Since time immemorial, mankind has wanted to share and use information for later use. First, it was through the caveman paintings and symbols. Then we invented the alphabets, ideograms, numbers and other symbols. Using these, books were written and stored for future generations, in palm leaves, papyrus sheets or paper. The invention of printing brought the Gutenberg revolution, making multiple copies easily and spreading education to millions of people.
Printed books occupy space. Libraries and archives are bursting at the seams. Enter the computer age and digitization using the binary code of combining zeros and ones (0,1) for alphabets and other such symbols, and reading them using the on-off electrical signals, which has made electronic storage possible, cutting down the size and space for ‘hard copies’. Integrated circuits, processors and related electronic wizardry have shrunk the size of computers and storage devices from room-size to finger nail size.
But even so, the amount of information storable in a given ‘hard drive’ (from a printed book to an Amazon or Kindle e-book, or the Encyclopaedia Britannica to Google) is growing exponentially. “That means the cost of storage is rising but our budgets are not”, as Dr. Nick Goldman of the European Bioinformatics Institute at Hinxton, UK told The Economist (in its January 26, 2013 issue). Goldman (together with 4 colleagues at Hinxton and 2 from Agilent Technologies, California, U.S.) decided to use DNA (yes, the molecule which stores the code to make life possible) as the information storage device, rather than electronics. Their paper titled “Towards practical, high-capacity, low maintenance information storage in synthesized DNA” has just been published in the journal Nature two weeks ago (doi:10.1038/nature 11875).
Why DNA? Indeed the question should be ‘why not DNA”. It is a long chain, consisting of 4 alphabets (chemical units called bases and referred to as A, G, C and T) put together in a string of sequence — similar to what the English language does with its 26 alphabets and punctuation marks, or digital computers with the combination of zeros and ones in chosen sequences. DNA has been used since life was born over 2 billion years ago to store and transfer information right through evolution. It is small in size — the entire information content of a human is stored in a 3 billion long sequence of A, G, C and T, and packed into the nucleus of a cell smaller than a micron (thousandth of a millimetre). It is stable and has an admirable shelf life. People have isolated DNA from the bones of dinosaurs dead about 65 millions ago, read the sequence of bases in it and understood much information about the animal. The animal (shall we say the ‘host’ of the DNA) is long since dead but the information lives on.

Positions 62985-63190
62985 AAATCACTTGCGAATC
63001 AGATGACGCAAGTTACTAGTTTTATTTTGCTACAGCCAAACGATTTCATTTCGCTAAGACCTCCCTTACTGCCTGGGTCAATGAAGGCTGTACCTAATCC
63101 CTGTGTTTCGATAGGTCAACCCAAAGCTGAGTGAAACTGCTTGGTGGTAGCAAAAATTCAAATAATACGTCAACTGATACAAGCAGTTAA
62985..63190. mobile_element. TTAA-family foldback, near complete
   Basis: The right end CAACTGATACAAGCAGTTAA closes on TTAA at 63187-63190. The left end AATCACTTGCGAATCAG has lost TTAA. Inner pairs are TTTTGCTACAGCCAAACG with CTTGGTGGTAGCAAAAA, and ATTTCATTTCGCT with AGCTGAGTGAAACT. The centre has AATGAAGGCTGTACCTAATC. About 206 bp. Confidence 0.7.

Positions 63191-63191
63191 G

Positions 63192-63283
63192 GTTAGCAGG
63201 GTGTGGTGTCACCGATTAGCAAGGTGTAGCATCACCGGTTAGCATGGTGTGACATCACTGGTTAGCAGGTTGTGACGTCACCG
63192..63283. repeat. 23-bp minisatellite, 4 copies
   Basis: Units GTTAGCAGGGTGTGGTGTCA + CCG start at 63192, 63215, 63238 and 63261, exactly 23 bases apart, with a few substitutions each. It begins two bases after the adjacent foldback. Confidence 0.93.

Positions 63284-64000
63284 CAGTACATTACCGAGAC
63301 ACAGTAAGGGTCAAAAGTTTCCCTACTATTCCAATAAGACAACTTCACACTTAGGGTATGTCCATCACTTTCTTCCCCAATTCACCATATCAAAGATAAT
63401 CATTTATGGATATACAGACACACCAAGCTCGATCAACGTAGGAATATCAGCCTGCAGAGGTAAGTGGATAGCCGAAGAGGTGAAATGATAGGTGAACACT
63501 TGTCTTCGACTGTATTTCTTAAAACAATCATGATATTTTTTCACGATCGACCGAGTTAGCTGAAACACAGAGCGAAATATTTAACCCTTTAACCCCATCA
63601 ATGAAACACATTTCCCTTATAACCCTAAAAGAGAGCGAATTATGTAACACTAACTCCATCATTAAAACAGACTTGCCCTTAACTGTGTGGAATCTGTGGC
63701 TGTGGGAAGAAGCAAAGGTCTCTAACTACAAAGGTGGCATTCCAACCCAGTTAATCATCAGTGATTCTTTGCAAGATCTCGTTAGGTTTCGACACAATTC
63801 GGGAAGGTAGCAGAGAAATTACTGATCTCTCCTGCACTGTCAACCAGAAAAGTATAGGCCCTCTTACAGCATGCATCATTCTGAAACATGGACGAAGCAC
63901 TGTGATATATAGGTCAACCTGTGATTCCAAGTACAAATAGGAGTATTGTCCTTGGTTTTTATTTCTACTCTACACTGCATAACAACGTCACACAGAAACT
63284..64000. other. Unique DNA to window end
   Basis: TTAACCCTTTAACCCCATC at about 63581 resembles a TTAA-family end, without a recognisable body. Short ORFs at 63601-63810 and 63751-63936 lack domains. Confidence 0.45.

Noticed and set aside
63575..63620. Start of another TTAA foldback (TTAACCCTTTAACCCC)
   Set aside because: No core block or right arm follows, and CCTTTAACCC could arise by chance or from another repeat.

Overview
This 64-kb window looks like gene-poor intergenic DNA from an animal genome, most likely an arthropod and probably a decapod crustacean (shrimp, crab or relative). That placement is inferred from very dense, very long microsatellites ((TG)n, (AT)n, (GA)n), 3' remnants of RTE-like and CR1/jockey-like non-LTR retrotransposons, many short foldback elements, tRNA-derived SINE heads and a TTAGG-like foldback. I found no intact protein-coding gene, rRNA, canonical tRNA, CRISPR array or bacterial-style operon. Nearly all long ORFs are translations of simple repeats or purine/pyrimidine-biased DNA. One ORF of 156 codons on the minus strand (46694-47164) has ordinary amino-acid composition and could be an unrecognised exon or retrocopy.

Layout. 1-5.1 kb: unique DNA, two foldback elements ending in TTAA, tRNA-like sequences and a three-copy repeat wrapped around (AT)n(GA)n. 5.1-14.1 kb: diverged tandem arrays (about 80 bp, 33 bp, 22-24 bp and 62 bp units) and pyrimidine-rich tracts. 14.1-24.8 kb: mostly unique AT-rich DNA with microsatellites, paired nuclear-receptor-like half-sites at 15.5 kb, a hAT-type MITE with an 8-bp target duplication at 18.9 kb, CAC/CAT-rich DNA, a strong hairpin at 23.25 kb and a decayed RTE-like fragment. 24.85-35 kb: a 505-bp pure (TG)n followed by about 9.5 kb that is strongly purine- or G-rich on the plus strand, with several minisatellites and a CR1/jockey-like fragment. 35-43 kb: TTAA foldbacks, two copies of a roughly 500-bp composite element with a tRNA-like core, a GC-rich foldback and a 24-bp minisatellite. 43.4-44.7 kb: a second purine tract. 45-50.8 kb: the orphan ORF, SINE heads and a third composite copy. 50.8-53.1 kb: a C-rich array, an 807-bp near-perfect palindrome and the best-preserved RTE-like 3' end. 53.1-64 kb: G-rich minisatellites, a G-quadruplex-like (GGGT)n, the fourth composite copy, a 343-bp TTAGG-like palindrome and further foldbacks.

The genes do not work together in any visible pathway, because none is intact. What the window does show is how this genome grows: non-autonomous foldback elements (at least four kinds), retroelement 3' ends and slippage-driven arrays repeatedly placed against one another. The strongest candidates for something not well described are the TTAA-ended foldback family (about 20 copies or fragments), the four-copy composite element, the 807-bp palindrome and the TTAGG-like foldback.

DNA is thus a long-lived, stable and easily synthesized storage hard drive. While the current electronic storage devices require active and continued maintenance and regular transferring between storage media (punched cards to magnetic tapes to floppy disks to CD...), DNA based storage needs no active maintenance. Just store in a cool, dark and dry place!
The Goldman group is not the first one to think of DNA as a storage device. Dr E.B. Baum tried building an associative memory vastly larger than the brain in 1995, Dr C.T. Clelland and others ‘hid’ messages in DNA microdots in 1999, JPL Cox wrote in 2001 on long-term data storage in DNA, Allenberg and Rotstein came up with a coding method for archiving text, images and music characters in DNA, and in 2012 Church, Gao and Kosuri have discussed the next-generation digital information storage in DNA.
What is novel in the Hinxton method is that they moved away from the conventional binary (0 and 1) code and used a ternary code system (three numerals 0, 1 and 2 using combinations of the bases A, G, C and T) and encode the information into DNA. This novelty avoids any reading errors, particularly when encountering repetitive base sequences. Also, rather than synthesize one long string of DNA to code for an entire item of information, they broke the file down to smaller chunks, so that no errors occur during synthesis or read-out. These chunks are then read in an appropriate manner or protocol, providing for 100 per cent accuracy.
How much information can be stored in DNA? Goldman and co have been able to store 2.2 petabytes (a peta is a million billion or 10 raised to power 15) in one gram of DNA (and as The Economist says “enough, in other words, to fit all of the world’s digital information into the back of a lorry”). What about the speed? And how does one read the files?
Today, the speed is slow and the reading using DNA sequencers is expensive, but in time both the speed will improve and the cost come down considerably. Recall that it took $3 billion to read out the entire human genome a decade ago, and months to do so. Today, the speed has improved, and it is predicted that in a couple of years, the human genome can be read for $1000. But even today, DNA–based information storage is a realistic option to archive long-term, infrequently accessed material.
What did Goldman and group store in DNA? For starters, they stored all 154 sonnets of Shakespeare (in ASCII text), the 1953 Watson-Crick paper on the DNA double helix (in PDF format), a colour photograph of Hinxton (in JPEG) and a clip from the “I have a Dream” speech of Martin Luther King (in MP3 format).
Natural selection and evolution have used DNA to store and read out to make our bodies. And we are now using DNA to store and archive the products of our brains. What a twist!
Scientists have been able to store 2.2 petabytes in one gram of DNA